With the Hunchback of Notre Dame, Pip Utton continues to build upon his excellent reputation for one-man shows at the Edinburgh Fringe.
Utton is utterly convincing as the lonely, loveless and heartbroken Quasimodo. Disfigured and deaf, with a hulk like form and cumbersome movements, he contrasts strongly with the pale and still form of Esmerelda lying centre stage.
Understanding that he has lost all that he had loved, and that there is no future for him, he unburdens himself to the audience. Between moments of rage, impassioned outbursts and tender reflections, he rails against all that is bad in the city, reflects upon its superficiality and a value system that made him an outcast for his whole life. When he looks the audience in the eye and asks whether or not it could kiss and embrace someone so ugly there is an uncomfortable silence.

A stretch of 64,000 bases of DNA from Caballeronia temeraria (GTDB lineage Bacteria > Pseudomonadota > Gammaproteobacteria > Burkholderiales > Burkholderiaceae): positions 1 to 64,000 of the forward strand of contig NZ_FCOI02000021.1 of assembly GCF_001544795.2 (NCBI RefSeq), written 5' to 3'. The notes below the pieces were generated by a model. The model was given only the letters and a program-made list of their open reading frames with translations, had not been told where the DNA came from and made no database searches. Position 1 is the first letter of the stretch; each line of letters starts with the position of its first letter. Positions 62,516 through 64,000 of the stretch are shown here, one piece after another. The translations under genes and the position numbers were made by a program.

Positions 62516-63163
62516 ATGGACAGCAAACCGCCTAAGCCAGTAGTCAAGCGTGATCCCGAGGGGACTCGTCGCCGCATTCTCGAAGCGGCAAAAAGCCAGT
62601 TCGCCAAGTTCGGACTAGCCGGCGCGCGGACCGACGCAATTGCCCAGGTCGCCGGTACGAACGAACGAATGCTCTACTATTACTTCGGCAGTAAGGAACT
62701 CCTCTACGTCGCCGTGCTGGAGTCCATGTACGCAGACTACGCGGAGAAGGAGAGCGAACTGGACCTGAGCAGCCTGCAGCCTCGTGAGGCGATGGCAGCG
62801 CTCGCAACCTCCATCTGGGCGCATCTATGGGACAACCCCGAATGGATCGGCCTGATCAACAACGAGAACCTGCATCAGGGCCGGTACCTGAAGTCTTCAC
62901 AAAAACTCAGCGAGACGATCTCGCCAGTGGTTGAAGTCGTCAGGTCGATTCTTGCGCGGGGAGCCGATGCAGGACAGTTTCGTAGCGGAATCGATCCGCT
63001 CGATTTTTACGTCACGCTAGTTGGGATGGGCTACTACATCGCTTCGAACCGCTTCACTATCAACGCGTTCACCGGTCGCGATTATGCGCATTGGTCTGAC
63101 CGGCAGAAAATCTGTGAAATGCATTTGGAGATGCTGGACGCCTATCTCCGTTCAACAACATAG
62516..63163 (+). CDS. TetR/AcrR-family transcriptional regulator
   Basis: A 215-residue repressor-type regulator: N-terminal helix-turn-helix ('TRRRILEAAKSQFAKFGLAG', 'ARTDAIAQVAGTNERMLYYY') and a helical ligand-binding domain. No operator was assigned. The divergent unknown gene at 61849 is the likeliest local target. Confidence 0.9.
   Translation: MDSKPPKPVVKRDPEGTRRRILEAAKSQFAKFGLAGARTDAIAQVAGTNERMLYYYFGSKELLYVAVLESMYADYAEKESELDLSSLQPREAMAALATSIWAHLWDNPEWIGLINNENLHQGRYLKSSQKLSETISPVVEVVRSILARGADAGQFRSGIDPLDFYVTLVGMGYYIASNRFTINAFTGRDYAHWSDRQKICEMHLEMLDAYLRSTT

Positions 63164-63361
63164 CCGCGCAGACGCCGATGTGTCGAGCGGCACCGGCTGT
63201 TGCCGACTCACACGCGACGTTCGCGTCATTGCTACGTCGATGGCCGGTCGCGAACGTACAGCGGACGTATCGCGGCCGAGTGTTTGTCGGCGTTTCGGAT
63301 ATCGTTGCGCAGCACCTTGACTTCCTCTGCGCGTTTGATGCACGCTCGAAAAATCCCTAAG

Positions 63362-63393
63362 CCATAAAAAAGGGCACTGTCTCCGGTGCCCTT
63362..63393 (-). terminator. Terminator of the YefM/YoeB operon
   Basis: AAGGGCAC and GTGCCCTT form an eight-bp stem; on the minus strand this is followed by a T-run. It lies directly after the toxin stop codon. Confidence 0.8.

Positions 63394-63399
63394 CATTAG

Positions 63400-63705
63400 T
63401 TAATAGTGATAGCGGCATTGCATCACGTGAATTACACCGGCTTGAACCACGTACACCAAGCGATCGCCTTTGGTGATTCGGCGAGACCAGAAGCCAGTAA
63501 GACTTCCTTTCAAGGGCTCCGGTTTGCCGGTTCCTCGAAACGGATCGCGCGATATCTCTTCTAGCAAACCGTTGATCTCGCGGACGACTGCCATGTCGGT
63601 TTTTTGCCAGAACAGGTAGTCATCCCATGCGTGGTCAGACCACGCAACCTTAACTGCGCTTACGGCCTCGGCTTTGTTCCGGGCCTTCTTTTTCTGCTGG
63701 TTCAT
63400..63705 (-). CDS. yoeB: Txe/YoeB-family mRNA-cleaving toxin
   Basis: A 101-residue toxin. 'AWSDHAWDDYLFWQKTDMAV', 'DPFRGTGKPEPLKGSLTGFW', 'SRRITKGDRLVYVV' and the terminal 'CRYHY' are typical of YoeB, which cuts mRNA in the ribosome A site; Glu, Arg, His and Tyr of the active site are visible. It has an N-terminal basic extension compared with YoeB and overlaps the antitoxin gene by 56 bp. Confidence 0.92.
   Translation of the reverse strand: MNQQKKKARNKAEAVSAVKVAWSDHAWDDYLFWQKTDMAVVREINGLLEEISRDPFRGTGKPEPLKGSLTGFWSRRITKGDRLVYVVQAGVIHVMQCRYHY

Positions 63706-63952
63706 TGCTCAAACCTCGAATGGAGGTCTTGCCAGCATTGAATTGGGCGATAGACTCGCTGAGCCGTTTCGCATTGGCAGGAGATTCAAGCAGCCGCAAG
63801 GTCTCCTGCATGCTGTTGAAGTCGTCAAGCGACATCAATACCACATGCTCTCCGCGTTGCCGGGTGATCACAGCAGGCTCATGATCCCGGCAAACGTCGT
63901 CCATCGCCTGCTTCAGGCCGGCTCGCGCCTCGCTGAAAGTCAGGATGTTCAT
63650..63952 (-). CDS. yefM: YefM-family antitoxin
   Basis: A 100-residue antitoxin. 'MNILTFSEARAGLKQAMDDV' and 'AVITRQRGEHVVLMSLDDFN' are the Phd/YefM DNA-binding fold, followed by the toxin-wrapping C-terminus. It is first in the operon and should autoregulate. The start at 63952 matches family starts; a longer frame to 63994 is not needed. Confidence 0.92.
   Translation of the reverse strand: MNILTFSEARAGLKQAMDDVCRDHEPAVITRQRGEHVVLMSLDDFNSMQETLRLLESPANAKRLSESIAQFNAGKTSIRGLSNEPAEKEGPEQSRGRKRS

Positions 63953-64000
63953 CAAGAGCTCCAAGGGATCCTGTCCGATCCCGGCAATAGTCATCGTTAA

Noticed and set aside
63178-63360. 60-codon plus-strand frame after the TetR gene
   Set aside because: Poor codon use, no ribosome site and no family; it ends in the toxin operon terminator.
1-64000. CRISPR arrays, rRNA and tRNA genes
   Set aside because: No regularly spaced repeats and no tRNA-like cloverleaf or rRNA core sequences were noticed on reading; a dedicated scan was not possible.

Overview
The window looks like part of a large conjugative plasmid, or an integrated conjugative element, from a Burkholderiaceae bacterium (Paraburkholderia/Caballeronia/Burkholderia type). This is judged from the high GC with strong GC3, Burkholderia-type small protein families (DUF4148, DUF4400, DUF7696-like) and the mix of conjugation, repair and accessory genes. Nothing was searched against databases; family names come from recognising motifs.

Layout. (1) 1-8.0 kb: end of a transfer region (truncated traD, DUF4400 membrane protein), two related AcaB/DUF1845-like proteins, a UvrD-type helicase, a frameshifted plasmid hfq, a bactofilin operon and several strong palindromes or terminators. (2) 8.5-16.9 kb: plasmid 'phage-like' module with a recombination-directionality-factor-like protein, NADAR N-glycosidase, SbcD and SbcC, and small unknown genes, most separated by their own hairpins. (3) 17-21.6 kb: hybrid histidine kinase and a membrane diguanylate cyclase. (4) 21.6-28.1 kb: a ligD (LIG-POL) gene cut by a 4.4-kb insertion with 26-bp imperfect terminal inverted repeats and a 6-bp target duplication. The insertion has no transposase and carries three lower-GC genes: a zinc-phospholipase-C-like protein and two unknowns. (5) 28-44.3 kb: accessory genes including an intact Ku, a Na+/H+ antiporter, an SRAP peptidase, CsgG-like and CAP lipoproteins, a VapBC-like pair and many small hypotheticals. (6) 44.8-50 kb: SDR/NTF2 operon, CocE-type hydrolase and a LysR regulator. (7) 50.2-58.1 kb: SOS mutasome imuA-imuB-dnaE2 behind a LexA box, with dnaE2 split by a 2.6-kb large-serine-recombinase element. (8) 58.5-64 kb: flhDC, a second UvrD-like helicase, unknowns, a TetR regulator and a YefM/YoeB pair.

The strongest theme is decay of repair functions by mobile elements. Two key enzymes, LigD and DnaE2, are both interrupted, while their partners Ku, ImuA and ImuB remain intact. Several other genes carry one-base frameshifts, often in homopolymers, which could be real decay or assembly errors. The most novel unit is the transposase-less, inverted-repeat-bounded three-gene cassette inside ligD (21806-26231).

A simple set and the intermittent ringing of the cathedral bells beautifully accentuate what is a thoroughly enjoyable performance.